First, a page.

The new forms of engagement of civil society in Morocco, Tunisia, and Jordan in the post-2011 period distinguish themselves in their spatial, organizational, and ideational dimensions, as well as their status vis-à-vis the state. These new dynamics of Arab civil society are also characterized by their deliberate efforts in many cases to resist institutionalization, and the efforts to self-generate financial resources in order to assure autonomy from external agendas and potential accusations of foreign infiltration. Numerous civil society groups are loosely structured around a core group and lack a defined leadership structure, promoting ideals of ‘horizontality’, and experiment with democratic governance and participatory politics within organizational structures. Just as importantly, these new forms of engagement are challenging the state-imposed order on relationships between citizens, building new ways of being and acting together, and creating reciprocal relationships of recognition and sense of duty to one another.

These new forms of engagement, however, are under threat from both exogenous and endogenous sources, and it is as such vital to find ways to empower them to assure their viability and ability to convert from ad-hoc and largely informal activist efforts to more broad-based and efficient political forces. Through the project, ARI identifies and addresses key issues to provide civil society actors in Morocco, Tunisia, Egypt, and Jordan with the tools necessary for their own empowerment. This includes:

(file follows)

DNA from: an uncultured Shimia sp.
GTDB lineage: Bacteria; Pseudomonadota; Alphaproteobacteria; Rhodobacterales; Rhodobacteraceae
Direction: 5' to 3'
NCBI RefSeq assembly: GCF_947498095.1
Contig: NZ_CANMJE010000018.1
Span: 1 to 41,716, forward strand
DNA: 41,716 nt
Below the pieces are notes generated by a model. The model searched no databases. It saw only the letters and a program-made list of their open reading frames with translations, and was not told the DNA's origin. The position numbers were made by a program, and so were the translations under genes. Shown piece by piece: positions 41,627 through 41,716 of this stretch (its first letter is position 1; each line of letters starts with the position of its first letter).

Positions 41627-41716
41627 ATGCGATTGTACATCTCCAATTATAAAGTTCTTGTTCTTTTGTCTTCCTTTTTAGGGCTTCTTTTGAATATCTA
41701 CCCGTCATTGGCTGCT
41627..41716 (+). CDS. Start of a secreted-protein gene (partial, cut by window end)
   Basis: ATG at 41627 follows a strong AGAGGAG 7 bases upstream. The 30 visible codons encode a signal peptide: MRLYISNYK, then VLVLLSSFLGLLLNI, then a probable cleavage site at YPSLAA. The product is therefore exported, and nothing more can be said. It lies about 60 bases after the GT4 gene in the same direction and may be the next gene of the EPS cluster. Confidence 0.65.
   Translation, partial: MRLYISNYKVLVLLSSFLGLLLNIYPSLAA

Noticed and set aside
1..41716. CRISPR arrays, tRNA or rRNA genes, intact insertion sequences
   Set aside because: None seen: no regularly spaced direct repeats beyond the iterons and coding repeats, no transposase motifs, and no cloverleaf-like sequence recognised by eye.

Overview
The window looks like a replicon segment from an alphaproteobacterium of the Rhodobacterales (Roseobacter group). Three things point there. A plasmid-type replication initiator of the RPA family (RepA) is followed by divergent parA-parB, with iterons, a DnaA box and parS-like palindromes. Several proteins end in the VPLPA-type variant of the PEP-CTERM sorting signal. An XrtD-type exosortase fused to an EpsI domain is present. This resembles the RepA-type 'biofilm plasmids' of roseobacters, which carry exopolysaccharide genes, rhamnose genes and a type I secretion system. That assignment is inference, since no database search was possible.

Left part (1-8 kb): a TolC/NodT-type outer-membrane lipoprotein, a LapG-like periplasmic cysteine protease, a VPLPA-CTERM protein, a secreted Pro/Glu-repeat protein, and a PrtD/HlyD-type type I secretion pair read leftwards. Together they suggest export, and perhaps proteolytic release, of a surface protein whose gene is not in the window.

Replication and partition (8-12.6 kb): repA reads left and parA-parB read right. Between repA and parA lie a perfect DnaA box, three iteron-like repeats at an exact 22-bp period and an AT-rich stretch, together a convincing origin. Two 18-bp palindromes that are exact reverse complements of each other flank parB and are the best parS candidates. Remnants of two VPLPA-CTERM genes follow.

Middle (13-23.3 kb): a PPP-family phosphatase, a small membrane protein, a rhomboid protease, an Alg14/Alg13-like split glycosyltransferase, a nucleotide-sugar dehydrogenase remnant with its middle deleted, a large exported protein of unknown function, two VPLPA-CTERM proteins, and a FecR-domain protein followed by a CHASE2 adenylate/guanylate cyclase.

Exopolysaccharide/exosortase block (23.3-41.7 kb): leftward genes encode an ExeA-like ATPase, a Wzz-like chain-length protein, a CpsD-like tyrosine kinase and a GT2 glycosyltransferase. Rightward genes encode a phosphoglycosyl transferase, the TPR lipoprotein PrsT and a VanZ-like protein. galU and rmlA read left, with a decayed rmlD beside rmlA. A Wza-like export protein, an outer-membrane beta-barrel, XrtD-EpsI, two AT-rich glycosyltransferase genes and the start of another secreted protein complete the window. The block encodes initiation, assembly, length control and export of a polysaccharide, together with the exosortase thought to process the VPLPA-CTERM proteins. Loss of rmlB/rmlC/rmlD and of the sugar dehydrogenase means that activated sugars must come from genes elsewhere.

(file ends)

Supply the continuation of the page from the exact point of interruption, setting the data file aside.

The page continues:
• Research into the methods and modes of building vertical coalitions that link social bases, local initiatives, formal NGOs, and policy experts, paying special attention to the issue of organizational format and representation.
  • Research into models for organizational and financial structures that respond to the desires for non-traditional institutionalization and autonomy while still providing the means for operational efficiency and financial solvency.
  • Research into innovative governance and leadership methods of civil society groups that respond to desires for horizontal decision-making while also preventing mission drift and internal fragmentation.
  • Research into the question of long-term commitment. What are the internal reasons that explain high drop-out rates and de-mobilization of the constituents of new forms of engagement? What internal procedures (training, member fees, socialization, etc.) can be undertaken to strengthen commitment and the staying power of membership?

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